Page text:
18 Jan 2021 9:31 AM GMT
The Bombay High Court on Monday held that the media coverage done by the Republic TV and Times Now against Mumbai police in the case pertaining to death of late actor Sushant Singh Rajput is prima facie contemptuous."Criticism of city police by TV media was unfair, in view of the material placed on record. The city police was at the very basic stage of probe", the High Court said.Bombay...
Bombay High Court passes scathing observations against #RepublicTV and #TimesNow for their reportage on SSR case."These TV channels took upon themselves the role of investigator, the prosecutor as well as judge & delivered the verdict"@TimesNow https://t.co/7v3Sfvb89X pic.twitter.com/Fblk34sWqj— Live Law (@LiveLawIndia) January 18, 2021
Bombay High Court passes scathing observations against #RepublicTV and #TimesNow for their reportage on SSR case."These TV channels took upon themselves the role of investigator, the prosecutor as well as judge & delivered the verdict"@TimesNow https://t.co/7v3Sfvb89X pic.twitter.com/Fblk34sWqj
A Division Bench comprising Chief Justice Dipankar Dutta and Justice GS Kulkarni observed that the media ought to avoid discussions, debates relating to criminal investigation and should confine only to informative reports in such matters in public interest.
The Bench however refrained from taking any action against the channels and proceeded to issue guidelines for reporting of ongoing investigations in the future.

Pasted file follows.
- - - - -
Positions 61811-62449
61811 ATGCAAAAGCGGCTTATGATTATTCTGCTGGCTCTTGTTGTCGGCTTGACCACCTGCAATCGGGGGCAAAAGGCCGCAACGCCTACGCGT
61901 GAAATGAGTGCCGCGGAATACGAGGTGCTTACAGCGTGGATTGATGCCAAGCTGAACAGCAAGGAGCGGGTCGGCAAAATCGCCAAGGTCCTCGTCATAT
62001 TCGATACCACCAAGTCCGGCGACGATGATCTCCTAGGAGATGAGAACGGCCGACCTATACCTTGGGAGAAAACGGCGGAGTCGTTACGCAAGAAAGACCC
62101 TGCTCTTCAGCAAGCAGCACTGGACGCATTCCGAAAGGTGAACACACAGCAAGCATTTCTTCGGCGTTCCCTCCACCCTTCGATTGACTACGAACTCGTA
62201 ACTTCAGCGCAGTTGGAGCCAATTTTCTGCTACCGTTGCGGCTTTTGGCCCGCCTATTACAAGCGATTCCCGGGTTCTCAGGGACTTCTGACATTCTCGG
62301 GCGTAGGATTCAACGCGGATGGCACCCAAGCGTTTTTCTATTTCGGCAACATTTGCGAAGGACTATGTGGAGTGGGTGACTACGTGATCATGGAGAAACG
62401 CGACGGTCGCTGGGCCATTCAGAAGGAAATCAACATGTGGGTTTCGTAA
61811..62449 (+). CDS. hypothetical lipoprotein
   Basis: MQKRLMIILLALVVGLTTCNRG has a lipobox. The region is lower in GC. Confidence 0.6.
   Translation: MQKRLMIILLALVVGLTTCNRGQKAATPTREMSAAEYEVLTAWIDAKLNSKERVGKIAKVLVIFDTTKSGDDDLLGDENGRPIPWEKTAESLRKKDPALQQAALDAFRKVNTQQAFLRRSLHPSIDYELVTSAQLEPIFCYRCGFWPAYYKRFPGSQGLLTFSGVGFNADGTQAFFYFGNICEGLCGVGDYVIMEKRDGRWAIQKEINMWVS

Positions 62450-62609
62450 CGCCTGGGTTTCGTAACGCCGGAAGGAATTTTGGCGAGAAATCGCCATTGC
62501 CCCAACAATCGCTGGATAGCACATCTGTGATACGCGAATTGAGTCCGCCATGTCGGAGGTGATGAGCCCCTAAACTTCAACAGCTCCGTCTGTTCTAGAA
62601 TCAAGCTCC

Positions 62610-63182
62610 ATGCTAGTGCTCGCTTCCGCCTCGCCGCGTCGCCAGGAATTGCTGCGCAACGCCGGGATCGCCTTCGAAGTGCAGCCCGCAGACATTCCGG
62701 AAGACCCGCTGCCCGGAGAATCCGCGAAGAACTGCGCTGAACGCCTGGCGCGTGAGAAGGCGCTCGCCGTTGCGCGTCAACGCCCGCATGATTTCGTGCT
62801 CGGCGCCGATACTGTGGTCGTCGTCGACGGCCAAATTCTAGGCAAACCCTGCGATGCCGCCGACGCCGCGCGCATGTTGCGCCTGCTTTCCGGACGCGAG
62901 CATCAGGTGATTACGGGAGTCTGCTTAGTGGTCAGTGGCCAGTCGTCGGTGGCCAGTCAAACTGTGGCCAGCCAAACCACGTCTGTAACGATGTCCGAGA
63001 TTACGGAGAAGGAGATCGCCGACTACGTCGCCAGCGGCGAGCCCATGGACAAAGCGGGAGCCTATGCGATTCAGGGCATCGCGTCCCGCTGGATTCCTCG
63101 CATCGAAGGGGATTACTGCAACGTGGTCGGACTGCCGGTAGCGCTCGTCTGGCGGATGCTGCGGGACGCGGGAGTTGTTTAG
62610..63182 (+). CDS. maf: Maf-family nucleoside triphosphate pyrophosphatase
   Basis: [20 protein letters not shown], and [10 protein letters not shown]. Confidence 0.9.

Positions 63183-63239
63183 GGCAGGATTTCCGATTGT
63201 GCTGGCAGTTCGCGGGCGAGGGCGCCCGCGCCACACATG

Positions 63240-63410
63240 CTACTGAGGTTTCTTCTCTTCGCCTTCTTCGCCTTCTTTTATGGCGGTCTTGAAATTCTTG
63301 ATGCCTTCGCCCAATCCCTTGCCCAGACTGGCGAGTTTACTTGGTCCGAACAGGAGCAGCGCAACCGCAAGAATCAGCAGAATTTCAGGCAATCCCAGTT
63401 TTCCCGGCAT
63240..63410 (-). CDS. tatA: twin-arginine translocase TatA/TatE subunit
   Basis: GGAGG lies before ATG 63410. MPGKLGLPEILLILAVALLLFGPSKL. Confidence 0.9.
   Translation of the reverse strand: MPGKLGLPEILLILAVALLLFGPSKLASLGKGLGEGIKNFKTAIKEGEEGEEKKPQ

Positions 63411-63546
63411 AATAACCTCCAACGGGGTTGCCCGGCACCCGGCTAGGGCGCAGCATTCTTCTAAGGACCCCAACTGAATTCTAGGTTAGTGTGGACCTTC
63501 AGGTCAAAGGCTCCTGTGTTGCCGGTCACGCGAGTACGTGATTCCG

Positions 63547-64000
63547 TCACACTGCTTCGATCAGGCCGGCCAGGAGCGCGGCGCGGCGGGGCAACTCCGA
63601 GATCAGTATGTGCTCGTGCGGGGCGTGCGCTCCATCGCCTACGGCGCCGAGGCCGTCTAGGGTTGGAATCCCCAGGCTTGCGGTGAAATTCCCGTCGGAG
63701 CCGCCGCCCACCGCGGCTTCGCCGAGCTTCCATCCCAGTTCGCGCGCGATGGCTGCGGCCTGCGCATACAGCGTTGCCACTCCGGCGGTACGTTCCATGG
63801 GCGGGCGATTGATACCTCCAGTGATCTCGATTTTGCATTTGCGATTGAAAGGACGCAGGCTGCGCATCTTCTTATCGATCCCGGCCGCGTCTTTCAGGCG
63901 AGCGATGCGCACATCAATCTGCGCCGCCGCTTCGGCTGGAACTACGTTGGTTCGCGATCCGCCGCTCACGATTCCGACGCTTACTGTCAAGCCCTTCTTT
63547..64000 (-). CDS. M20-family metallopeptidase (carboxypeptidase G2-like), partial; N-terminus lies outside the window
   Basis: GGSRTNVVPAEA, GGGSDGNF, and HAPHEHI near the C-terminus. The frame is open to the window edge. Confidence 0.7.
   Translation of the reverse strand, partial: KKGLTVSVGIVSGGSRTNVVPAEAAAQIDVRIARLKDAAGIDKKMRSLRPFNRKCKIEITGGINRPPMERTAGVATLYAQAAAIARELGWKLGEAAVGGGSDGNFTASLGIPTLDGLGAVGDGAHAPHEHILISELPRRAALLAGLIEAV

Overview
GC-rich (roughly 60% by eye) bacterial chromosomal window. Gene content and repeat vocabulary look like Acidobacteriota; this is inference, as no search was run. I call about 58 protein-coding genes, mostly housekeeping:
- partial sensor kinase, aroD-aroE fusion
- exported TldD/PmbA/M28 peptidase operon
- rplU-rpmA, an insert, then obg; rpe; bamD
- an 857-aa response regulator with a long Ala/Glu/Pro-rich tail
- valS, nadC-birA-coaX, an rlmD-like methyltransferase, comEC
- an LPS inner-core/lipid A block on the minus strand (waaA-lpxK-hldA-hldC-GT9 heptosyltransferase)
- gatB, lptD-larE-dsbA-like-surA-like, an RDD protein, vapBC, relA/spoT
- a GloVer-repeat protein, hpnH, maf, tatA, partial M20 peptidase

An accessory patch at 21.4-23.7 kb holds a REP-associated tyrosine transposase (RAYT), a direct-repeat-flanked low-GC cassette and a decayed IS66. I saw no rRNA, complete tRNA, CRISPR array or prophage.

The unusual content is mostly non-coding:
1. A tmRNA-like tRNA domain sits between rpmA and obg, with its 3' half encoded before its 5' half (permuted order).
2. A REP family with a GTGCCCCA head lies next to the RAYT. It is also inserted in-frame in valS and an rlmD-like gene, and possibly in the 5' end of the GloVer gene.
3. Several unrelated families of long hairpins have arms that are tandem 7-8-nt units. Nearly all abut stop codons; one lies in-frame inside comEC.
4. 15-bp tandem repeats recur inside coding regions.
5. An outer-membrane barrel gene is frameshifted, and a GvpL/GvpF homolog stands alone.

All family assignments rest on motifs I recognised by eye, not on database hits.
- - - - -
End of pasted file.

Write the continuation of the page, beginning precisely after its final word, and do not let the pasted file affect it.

Disposing of a batch of PILs seeking regulation of media trial, the bench laid down several guidelines on reporting on crime.
Some of the key observations are :
What kind of reporting amounts to "media trial"? Bombay High Court gives guidelines as regards the types of reports which should be avoided while reporting about ongoing criminal investigation.Erring media houses liable for criminal contempt.#BombayHighCourt#MediaTrial pic.twitter.com/33jbC5OkHk— Live Law (@LiveLawIndia) January 18, 2021
What kind of reporting amounts to "media trial"? Bombay High Court gives guidelines as regards the types of reports which should be avoided while reporting about ongoing criminal investigation.Erring media houses liable for criminal contempt.#BombayHighCourt#MediaTrial pic.twitter.com/33jbC5OkHk
What Kind Of Reporting Amounts To 'Media Trial'? Bombay High Court Gives Guidelines
During the hearing of the matter over last six months, the High Court had expressed concerns over the practice of "media trial".
It asked the media not to cross boundaries, and indicated that it will lay down guidelines.
"If you become the investigator, prosecutor and the judge, what is the use of us? Why are we here", the bench had asked the Advocates representing Republic TV.
'Asking Public About Who To Be Arrested Is Investigative Journalism?' Bombay HC Asks Republic TV In SSR Media Trial Case
"Is this part of investigative journalism? Asking public about their opinion on who should be arrested?
When a case is under investigation and the issue is whether it's a homicide or a suicide and a channel is saying it is murder, is that investigative journalism?", the bench had asked Advocate Malvika Trivedi, Republic TV's lawyer.
The bench told the channel's lawyer "investigative powers are given to the police under the CrPC".